China Daily: “Pace Confucius Institute turns 4”

. . . “We’re really expanding,” Nira Herrmann, dean of the Dyson College of Arts and Sciences at Pace, said in a speech at the celebration. “The Confucius Institute, on its fourth anniversary, has really made an impact on Pace, as well as our community and on our programming.”

Pace University in 2009 opened the first Confucius Institute in New York City, and on Saturday, guests gathered for an on-campus birthday party in Manhattan’s financial district.

“We’re really expanding,” Nira Herrmann, dean of the Dyson College of Arts and Sciences at Pace, said in a speech at the celebration. “The Confucius Institute, on its fourth anniversary, has really made an impact on Pace, as well as our community and on our programming.”

Read the story by China Daily.

NEWS RELEASE: Confucius Institute at Pace University to Celebrate 4th Year Anniversary

The Confucius Institute at Pace University will celebrate four years of successful programming and classes on Saturday May 4, from 3-5 PM, on the downtown New York City campus at 1 Pace Plaza in the Multipurpose Room (B-Level, 3 Spruce Street, New York).

FOR IMMEDIATE RELEASE

Contact:
Mr. Ansel Lurio
Program Coordinator
Confucius Institute at Pace University
alurio@pace.edu

__________________________________________________________________

 

Confucius Institute at Pace University to Celebrate 4th Year Anniversary:

Featuring Calligraphy, Games, Raffle, Cake-Cutting, and a Class Demonstration

With a Keynote Speech by NYU Professor Ann Lee, Author of the Acclaimed Book, What the U.S. Can Learn from China

NEW YORK, NY, April 25, 2013 — The Confucius Institute at Pace University will celebrate four years of successful programming and classes on Saturday May 4, from 3-5 PM, on the downtown New York City campus at 1 Pace Plaza in the Multipurpose Room (B-Level, 3 Spruce Street, New York).

The event will feature a keynote address by Ann Lee, Adjunct Professor of Economics and Finance at New York University, as well as an awards ceremony, demonstration class, cake-cutting, and raffle.

Doors will open at 2:30pm, wherein guests are welcome to observe demonstrations of calligraphy and traditional Chinese games, and enjoy refreshments before the official programming kicks off at 3:00pm.  Confucius Institute teacher, Ms. Xiaojun Wang, will start by leading a brief Chinese class demonstration.  Ann Lee will then give the keynote address, based on her book, What the U.S. Can Learn from China: An Open-Minded Guide to Treating Our Greatest Competitor as Our Greatest Teacher.  Lee will discuss how China’s education and economic policies can be studied to positively impact our own.   Professor Lee is a prolific commentator on economic issues in various forms of media (Bloomberg, CNN, NPR, The New York Times, The Financial Times, The Wall Street Journal), and has been an invited speaker at numerous industry and academic conferences.  Wrapping up the event, will be a graduation award presentation for Confucius Institute students and an anniversary cake cutting ceremony.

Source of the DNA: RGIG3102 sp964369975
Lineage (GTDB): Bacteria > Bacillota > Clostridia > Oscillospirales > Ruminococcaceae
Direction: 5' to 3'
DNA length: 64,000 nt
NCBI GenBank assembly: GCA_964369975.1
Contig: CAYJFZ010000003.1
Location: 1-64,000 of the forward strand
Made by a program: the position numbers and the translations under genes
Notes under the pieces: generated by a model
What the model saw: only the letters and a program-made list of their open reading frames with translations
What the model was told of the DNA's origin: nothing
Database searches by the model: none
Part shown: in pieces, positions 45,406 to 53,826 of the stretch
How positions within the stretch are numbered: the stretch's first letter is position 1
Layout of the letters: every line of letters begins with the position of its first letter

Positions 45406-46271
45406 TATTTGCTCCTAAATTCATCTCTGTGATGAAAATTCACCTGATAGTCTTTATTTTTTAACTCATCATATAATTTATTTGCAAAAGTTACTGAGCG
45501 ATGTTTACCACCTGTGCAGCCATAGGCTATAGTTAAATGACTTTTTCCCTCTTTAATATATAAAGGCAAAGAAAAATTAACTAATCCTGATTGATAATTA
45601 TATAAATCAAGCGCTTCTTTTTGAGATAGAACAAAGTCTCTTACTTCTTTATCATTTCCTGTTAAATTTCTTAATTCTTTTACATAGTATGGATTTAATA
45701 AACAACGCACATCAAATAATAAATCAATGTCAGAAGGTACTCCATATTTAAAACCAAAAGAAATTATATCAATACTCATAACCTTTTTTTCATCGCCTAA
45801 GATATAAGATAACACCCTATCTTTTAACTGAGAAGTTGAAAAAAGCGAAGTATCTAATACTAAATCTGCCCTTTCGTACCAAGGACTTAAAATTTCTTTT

The event will be open to the public but anyone who wishes to attend should RSVP to either ci@pace.edu or 212-346-1880.  Details about the Confucius Institute at Pace University can be found at www.pace.edu/confucius.  More information about Ann Lee and her book is available at professorannlee.com.

About the Confucius Institute at Pace University

Located at the financial, civic, and cultural center of Manhattan, The Confucius Institute at Pace University is the first university-based institute of its kind in New York City. Founded in partnership with China’s Phoenix Publishing and Media Group, Pace’s Confucius Institute integrates pedagogical, scholarly, and professional expertise to promote the learning of Chinese language and culture and to facilitate cross-cultural understanding between people in the United States and China.

About Pace

Since 1906, Pace has educated thinking professionals by providing high quality education for the professions on a firm base of liberal learning amid the advantages of the New York metropolitan area. A private university, Pace has campuses in Lower Manhattan and Westchester County, N.Y., enrolling nearly 13,000 students in bachelor’s, master’s, and doctoral programs in its Lubin School of Business, Dyson College of Arts and Sciences, College of Health Professions, School of Education, School of Law, and Seidenberg School of Computer Science and Information Systems.

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The Hill’s Congress Blog: “US must impose moratorium and seek global ban on killer robots”

“U.S. lawmakers must act quickly to protect us from the threat of killer robot proliferation by urging the president to transform a strengthened and loophole-free version of the DoD policy into national law,” writes Matthew Bolton of Pace.

“U.S. lawmakers must act quickly to protect us from the threat of killer robot proliferation by urging the president to transform a strengthened and loophole-free version of the DoD policy into national law,”  writes Matthew Bolton, assistant professor of Political Science, Pace University, New York City. “The president should use the policy to seek a comprehensive international ban on these weapons before it is too late.”